Viking Age Iceland: Thórsnes Thing

A picture of Leif Eirksson's statue in Reykjavík, Iceland

This 77 of our ongoing series about Viking Age Iceland. For centuries, this island country, unique in Medieval Europe, operated with no king, no great lords, no foreign policy, and no defense forces but which developed legal and judicial systems to limit the violence of bloodfeud and protect the rights of freemen. Far out in the North Atlantic, Iceland was where the famous sagas developed. To explore Iceland’s place in the medieval world, we present selections from Jesse Byock’s Viking Age Iceland that investigate the history, archaeology, culture, systems of feud, and sagas of this magical place.

The positions of the two men are clear. Neither likes the other, and Snorri, who is in complete control of the situation, sees no reason even to be civil to the father of his rival. If Thorolf wants Snorri to use his power, he will have to appeal to an interest other than the chieftain’s sense of duty. Thorolf, aware that something more is required, offers to give Snorri some of the compensation for the slaves if Snorri will take the case. Snorri flatly refuses his support, saying that he will not interject himself into the dispute between father and son.

Thorolf then realizes that if he wants to uphold his rights he will have to offer Snorri something of real value. And Thorolf does indeed possess a worthwhile bargaining unit, a property in Álptafjord called Krákunes, on which stands a valuable forest. He offers to transfer this property, “the greatest treasure in the region,” to Snorri by a formal handsal agreement if Snorri will prosecute Arnkel. With all the power of understatement the saga author lets us know that Snorri feels a “great need” to possess the forest. So in return for taking on the case of Thorolf’s loss of his slaves, Snorri accepts a handsal of the land.

At the local spring assembly, the Thórsnes Thing, Snorri brings the case against Arnkel for the killing of the two slaves. When the two chieftains arrive at the thing, each has a large following. After the accusation has been made before the court, Arnkel calls witnesses to prove that he caught the slaves in the act of burning a farmstead. Snorri replies that Arnkel could have killed the slaves with impunity if he had done so at the scene of the burning. Grágás supports Snorri’s contention, specifying that men may be struck down as being outside the law when caught in the act of setting a fire (með ellde tecnom til breno).[i] According to Snorri, Arnkel forfeited his right to kill the slaves when he did not act immediately but later had them taken to a promontory to be executed. Therefore, Snorri claims, Arnkel has failed to observe the law and thus is unable to use it in his own defence.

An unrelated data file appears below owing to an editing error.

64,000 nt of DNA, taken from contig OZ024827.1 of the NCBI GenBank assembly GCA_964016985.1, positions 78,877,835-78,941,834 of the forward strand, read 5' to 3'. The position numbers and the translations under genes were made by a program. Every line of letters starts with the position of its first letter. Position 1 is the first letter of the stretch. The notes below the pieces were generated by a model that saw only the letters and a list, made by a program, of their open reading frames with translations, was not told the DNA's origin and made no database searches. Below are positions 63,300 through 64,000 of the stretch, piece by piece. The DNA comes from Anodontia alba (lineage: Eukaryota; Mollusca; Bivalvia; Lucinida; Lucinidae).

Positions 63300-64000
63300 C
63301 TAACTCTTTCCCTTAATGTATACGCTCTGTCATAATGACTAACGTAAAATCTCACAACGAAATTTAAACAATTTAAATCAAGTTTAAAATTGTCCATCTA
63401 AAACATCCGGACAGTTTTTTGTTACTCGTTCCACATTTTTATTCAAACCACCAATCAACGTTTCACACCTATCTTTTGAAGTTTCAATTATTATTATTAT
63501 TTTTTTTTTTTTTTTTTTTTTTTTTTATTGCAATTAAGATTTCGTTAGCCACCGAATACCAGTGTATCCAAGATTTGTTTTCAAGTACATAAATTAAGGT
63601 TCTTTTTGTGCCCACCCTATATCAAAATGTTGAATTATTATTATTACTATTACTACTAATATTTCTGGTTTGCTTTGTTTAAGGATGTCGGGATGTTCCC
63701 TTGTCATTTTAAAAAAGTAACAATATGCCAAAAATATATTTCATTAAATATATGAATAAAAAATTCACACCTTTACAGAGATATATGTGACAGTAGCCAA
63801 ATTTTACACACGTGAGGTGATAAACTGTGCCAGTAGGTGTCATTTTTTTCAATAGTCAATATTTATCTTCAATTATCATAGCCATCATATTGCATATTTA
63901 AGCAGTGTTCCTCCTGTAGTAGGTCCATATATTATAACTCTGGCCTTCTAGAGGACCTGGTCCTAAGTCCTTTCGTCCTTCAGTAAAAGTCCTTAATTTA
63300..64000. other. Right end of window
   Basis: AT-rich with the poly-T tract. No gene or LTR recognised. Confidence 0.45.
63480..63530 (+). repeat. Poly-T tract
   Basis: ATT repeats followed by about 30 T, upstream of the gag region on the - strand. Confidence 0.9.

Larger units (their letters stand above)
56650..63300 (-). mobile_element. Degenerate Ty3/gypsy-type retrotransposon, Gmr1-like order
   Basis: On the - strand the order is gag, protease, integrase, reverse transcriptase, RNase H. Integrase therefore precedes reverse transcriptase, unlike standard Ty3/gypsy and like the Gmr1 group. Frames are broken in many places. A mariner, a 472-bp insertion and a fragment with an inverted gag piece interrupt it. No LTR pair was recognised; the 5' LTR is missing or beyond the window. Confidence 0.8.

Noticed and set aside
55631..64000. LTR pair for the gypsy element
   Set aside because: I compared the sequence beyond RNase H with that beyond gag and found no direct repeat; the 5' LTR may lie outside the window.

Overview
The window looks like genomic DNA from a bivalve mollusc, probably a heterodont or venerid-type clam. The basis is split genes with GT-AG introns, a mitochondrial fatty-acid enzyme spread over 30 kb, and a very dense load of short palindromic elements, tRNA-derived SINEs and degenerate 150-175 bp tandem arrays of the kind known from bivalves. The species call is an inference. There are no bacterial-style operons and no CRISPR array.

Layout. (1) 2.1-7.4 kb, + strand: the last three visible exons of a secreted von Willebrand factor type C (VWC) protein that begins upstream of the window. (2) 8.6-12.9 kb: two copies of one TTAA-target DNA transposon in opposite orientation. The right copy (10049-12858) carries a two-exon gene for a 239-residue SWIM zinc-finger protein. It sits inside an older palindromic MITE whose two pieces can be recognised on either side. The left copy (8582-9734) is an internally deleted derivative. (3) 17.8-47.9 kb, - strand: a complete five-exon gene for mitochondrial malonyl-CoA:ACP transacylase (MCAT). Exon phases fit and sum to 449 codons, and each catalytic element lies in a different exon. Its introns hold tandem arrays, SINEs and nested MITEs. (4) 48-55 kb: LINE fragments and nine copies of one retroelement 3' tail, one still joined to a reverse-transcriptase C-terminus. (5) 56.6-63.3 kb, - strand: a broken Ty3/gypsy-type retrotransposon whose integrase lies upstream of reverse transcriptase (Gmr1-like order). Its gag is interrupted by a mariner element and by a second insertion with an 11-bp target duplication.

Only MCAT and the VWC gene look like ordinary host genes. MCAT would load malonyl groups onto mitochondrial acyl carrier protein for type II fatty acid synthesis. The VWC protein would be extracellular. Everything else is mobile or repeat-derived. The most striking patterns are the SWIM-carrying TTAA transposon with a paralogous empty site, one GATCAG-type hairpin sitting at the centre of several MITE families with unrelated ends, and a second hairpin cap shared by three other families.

After a discussion of legal points, the arbitration process begins. Men come forward offering to help in the resolution of the dispute. Two brothers, who have connections with the opposing parties, are chosen to arbitrate, and they arrange a settlement. Arnkel pays a modest sum to Snorri, who in turn passes the pouch to Thorolf; Snorri has already been paid in land. But Thorolf, who expended so much energy in bringing about this confrontation between Arnkel and Snorri, feels cheated: “I did not expect, when I gave you my land, that you would pursue this case in so petty a manner, and I know that Arnkel would not have denied me such compensation for my slaves if I had left it up to him.” Apparently it does not occur to him that Snorri is less concerned with discrediting Arnkel and getting a large sum for the slaves than in winning his legal point in order to keep Krákunes.

The forest acquired by Snorri carries a price beyond the aid promised to Thorolf. As the saga makes clear, Arnkel believes that Snorri has unlawfully acquired title to the Krákunes woods. Arnkel’s view is that his father Thorolf “committed arfskot when he transferred the forest to Snorri goði.” Here Arnkel seems to be in the right: Thorolf’s transfer of the forest to Snorri is an instance of arfskot in that the title was conveyed without the prior agreement of Arnkel, Thorolf’s rightful heir. According to Grágás,[i] Arnkel, as the heir, has the right to bring an action to remove the testator, in this case Thorolf, from control of the property. Arnkel, however, has little to gain from such an action, as Thorolf is no longer in control of the forest and as he himself will inherit his father’s other property. Arnkel therefore waits until he thinks the time is ripe; then he rides over to Krákunes and kills a man named Hauk, one of Snorri’s freeborn followers, who is transporting wood from the forest to Helgafell. By killing Hauk, Arnkel is openly claiming that Snorri has no right to take wood from Krákunes. At the same time he is asserting his own control over the forest.

[i]Grágás 1852a: 247 (Ch. 127); 1879: 84 (Ch. 66).

[i]Grágás 1852a: 185 (Ch. 109).

— Jesse Byock, Viking Age Iceland

Published by Jules William Press

Jules William Press is a small press devoted to publishing the best about the Viking Age, Old Norse, and the Atlantic and Northern European regions. Jules William Press was founded in 2013 to address the needs of modern students, teachers, and self-learners for accessible and affordable Old Norse texts. JWP began by publishing our Viking Language Series, which provides a modern course in Old Norse, with exercises and grammar that anyone can understand. This spirit motivates all of our publications, as we expand our catalogue to include Viking archaeology and history, as well as Scandinavian historical fiction and our Saga Series.

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